Emma and David of Genetic Alliance UK lead participants through the best processes for accessing support as a patient organisation, and how to make the most of available funding opportunities. They emphasised the importance of measuring your organisation’s reach and impact, and how to use this to your advantage in trust and foundation applications, as well as how exactly to find the trust and foundation that best fits your organisation. Slides for this workshop can be found here
Representatives from Public Health England began by giving an update on current work and future plans of the National Congenital Anomaly and Rare Disease Registration Service (NCARDRS), and how organisations can work with them. Representatives from our member organisations Cystic Fibrosis Trust and Action Duchenne took participants through their experiences of setting up and managing rare disease registries. The workshop concluded with an open discussion with the panel on patient registries and feedback to the Public Health England team on NCARDRS. Slides for this workshop can be found here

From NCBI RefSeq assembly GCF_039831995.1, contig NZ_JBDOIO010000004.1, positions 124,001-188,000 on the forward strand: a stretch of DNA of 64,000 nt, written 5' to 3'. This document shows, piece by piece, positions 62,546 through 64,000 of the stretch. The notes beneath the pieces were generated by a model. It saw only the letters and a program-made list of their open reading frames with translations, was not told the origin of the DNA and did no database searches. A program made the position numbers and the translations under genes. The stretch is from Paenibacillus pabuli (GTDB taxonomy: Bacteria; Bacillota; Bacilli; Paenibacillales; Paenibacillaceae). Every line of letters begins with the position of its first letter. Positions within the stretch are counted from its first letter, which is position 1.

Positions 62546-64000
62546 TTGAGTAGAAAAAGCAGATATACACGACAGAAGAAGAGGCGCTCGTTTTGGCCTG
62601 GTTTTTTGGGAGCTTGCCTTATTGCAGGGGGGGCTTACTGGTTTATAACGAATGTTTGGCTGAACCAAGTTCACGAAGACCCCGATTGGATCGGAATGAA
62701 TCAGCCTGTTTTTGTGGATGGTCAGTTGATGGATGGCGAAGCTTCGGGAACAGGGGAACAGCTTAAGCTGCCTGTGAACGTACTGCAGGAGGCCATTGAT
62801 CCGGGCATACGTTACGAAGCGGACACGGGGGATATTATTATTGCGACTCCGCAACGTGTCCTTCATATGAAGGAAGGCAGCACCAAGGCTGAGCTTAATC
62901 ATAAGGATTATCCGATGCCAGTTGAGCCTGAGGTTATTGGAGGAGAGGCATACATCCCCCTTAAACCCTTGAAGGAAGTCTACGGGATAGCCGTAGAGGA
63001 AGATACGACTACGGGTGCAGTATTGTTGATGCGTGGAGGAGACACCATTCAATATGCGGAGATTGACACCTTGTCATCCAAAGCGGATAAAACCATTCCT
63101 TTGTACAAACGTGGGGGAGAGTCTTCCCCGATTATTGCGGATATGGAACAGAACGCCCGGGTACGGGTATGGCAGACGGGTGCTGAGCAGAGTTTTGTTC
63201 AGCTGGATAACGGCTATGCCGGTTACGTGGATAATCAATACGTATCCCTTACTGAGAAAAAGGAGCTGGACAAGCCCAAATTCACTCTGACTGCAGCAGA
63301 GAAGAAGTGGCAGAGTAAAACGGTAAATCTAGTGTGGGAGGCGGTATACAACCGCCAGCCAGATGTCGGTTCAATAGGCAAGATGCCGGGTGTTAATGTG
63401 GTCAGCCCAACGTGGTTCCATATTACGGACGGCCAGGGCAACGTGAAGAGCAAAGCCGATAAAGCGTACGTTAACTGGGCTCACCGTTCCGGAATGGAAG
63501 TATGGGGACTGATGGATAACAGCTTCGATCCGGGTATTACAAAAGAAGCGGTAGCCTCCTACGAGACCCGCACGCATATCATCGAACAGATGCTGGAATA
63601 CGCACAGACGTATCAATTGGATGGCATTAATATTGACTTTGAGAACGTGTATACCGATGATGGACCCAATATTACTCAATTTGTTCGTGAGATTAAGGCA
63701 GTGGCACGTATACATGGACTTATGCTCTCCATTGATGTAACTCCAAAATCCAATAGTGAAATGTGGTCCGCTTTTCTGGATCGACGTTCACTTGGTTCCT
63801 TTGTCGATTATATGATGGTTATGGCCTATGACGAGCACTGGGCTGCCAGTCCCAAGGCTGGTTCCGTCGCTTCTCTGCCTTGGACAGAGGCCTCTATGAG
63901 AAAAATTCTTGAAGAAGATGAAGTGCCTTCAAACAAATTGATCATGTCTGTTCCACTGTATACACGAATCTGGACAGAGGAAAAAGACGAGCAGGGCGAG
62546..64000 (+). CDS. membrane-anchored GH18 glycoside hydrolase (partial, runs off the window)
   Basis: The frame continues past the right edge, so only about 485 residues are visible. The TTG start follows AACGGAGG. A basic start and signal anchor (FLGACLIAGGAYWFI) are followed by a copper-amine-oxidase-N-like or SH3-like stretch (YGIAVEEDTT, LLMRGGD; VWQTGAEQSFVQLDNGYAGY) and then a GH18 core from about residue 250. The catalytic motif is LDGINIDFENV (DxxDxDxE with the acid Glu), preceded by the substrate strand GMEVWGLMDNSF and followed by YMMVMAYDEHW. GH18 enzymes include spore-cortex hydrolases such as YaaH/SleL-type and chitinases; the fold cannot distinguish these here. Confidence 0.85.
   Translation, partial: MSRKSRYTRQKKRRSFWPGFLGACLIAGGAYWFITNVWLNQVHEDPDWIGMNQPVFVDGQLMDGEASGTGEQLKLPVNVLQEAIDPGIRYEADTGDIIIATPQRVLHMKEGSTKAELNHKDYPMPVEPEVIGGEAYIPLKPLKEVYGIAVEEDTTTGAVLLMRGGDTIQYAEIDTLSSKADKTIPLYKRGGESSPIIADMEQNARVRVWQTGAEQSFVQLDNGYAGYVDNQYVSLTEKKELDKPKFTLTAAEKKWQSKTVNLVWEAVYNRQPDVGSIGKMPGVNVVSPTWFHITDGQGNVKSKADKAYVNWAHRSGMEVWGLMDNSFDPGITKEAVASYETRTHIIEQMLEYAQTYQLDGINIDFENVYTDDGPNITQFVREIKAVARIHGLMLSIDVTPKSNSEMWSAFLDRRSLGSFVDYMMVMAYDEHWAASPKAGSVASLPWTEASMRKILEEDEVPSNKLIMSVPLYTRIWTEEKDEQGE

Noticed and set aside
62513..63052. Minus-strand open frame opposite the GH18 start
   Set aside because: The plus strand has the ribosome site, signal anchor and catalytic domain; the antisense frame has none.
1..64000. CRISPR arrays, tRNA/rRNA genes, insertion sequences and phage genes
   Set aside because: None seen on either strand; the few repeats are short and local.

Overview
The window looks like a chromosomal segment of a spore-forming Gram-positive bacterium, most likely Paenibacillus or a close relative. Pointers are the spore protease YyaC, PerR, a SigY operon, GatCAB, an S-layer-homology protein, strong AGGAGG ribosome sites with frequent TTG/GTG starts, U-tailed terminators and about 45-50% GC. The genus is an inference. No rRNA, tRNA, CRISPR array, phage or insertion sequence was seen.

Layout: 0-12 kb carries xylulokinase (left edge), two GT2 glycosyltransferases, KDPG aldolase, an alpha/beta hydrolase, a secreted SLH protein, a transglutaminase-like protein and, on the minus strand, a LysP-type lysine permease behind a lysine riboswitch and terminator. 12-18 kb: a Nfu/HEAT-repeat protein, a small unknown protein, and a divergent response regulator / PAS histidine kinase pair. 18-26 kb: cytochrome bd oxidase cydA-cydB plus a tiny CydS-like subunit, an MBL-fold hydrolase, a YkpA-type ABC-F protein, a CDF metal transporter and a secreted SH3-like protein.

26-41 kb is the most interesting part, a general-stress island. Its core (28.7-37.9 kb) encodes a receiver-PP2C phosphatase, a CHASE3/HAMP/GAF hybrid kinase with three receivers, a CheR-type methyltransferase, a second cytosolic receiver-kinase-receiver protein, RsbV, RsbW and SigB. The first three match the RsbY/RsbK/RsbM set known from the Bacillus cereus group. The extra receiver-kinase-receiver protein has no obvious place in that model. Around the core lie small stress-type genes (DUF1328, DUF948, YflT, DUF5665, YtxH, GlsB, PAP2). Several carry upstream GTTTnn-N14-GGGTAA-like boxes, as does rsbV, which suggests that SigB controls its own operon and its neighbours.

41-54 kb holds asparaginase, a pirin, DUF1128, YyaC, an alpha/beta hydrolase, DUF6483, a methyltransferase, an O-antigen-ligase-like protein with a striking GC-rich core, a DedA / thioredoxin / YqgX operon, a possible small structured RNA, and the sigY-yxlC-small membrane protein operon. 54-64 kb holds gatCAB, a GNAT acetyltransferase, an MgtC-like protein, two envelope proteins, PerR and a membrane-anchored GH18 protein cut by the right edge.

In this workshop representatives from our members Unique and AKU Society spoke on best practice in the production and distribution of patient information leaflets. This included identifying where there is the need for a patient leaflet, how to begin the process and then an exercise in making a mock leaflet, under instruction and supervision of the practised leaflet-makers from Unique and AKU Society. Slides for this workshop can be found here